As you all know, I’m a huge Star Wars fan. Which means, sometimes, that I see the events of real life through the prism of a galaxy far, far away.
For instance, you remember in Return of the Jedi when our heroes are captured and about to be fed to the ravenous Sarlacc. Thinking about last night’s game, some similarities came to mind.
First of all, Jabba’s minions probably have a few pirates in them. Sure, they are mainly smugglers, but you gotta figure some of them branch out into stealing ships and such. It looks all over for the good guys, until Luke Skywalker drops off the plank, spins around, grabs it and flings himself up in the air. He comes down with the lightsaber helpfully provided by R2-D2 and begins carving people up.
That, my friends, was Michael Wacha in Game 4.
During the battle, Han Solo swings blindly and connects with the rocket pack of noted bounty hunter Boba Fett, who was lining up to take out one of our side with his weaponry. Fett takes off, hits the side of the sail barge, and slides into the gullet of the Sarlacc below.
That, my friends, was David Freese last night.
Perhaps the key turning point in the entire battle was inside the sail barge, where the chained-up Princess Leia uses the distraction to get the chain around Jabba’s neck, choking the life out of him.
That, my friends, was Adam Wainwright last night. (Without the gold bikini. I may have a man crush on the Wagonmaker, but I don’t think he could pull that look off.)
Finally, close to the end, Skywalker and the princess point the barge’s big gun at the deck, trigger the firing mechanism, and swing away as the barge blows up and the battle is over.
That, my friends, was Matt Adams last night.
That’s not to slight the Pittsburgh Pirates in any form or fashion. They were not the thuggish brutes that you’d find in a evil crimelord’s lair. The Pirates were a talented team that played the game the right way and were a team that, had they not been playing against the Cards, most Cardinal fans would have been cheering for. A cap tip to them and their fans, with the recognition that these two teams likely will be battling for divisional titles for years to come.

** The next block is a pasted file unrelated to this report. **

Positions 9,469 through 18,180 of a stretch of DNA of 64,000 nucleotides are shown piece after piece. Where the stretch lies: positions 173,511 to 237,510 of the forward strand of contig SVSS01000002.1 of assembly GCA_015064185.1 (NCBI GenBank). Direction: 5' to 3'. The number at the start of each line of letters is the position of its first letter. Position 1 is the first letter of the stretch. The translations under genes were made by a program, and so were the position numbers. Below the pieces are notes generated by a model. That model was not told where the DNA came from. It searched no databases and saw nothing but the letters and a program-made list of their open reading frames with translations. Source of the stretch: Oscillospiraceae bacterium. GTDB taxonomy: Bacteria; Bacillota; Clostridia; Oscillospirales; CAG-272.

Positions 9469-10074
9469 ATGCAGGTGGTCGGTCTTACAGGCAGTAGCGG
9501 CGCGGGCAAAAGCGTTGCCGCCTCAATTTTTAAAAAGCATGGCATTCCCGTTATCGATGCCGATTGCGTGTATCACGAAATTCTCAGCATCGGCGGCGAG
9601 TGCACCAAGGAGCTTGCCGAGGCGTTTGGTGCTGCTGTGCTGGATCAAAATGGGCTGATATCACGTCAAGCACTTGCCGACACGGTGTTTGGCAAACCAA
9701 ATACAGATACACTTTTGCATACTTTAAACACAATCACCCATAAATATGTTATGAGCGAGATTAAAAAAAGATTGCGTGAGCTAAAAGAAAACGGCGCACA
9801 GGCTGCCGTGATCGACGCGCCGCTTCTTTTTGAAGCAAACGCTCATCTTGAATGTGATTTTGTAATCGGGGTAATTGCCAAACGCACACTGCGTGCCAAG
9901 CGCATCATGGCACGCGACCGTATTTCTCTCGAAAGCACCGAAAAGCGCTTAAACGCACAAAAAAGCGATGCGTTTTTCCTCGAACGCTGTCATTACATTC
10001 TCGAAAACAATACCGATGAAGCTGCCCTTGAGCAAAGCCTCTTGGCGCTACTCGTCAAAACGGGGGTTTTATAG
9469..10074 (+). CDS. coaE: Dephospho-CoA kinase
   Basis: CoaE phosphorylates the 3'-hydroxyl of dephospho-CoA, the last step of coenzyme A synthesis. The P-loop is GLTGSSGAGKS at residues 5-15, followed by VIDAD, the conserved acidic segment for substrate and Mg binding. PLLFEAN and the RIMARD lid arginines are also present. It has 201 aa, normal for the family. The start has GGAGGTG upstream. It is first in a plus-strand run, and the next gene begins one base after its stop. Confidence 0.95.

This game, though, belonged to Wainwright. From the first batter, you could tell that we were going to see a completely different Waino than we saw last year in Game 5. His command was sharp and his tenacity is never in question. He said before he wanted the kind of game that would resonate like Chris Carpenter‘s Game 5 appearance did. He got it.
Once Freese’s home run cleared the wall, it was like a huge weight was lifted off the collective shoulders of Cardinal Nation. Get one run off of Wainwright? Maybe. Get two? Unlikely. Get three? You are out of your mind. If it hadn’t been for some fielding hijinx and some bad BABIP in the seventh (seriously, what was Pete Kozma thinking?), Wainwright would have had his first postseason shutout. As it was, he continued the trend–in every postseason start save that one in Washington last year, he’s allowed just one run.
You have to give some major kudos to Jon Jay for last night as well. He’s overlooked a bit with all the heroics of the other players. However, it was Jay’s walk in the second that allowed Freese to bat and get the Cards that 2-0 lead. It was his RBI single off a left-handed reliever that put the Cardinals up 3-0, something that became huge after Matt Carpenter‘s slip and Kozma’s brain cramp. (Still, you have to give credit to Kozma’s earlier defensive prowess. That catch on the second base side of the keystone? Amazing.)
Then, oh goodness, there was Big Fill In The Blank.
I said on Sunday’s Gateway To Baseball Heaven that I had been impressed with Adams and how he had approached this series. It wasn’t an overwhelming experience for him. While he hadn’t been necessarily hitting for the power we normally see out of him, he was doing his job, keeping rallies going, and not being overmatched, even against the lefties. So I was incredibly excited for him to get that big blow last night, especially since that meant that Wainwright could easily close this out and I’d have absolutely nothing to worry about.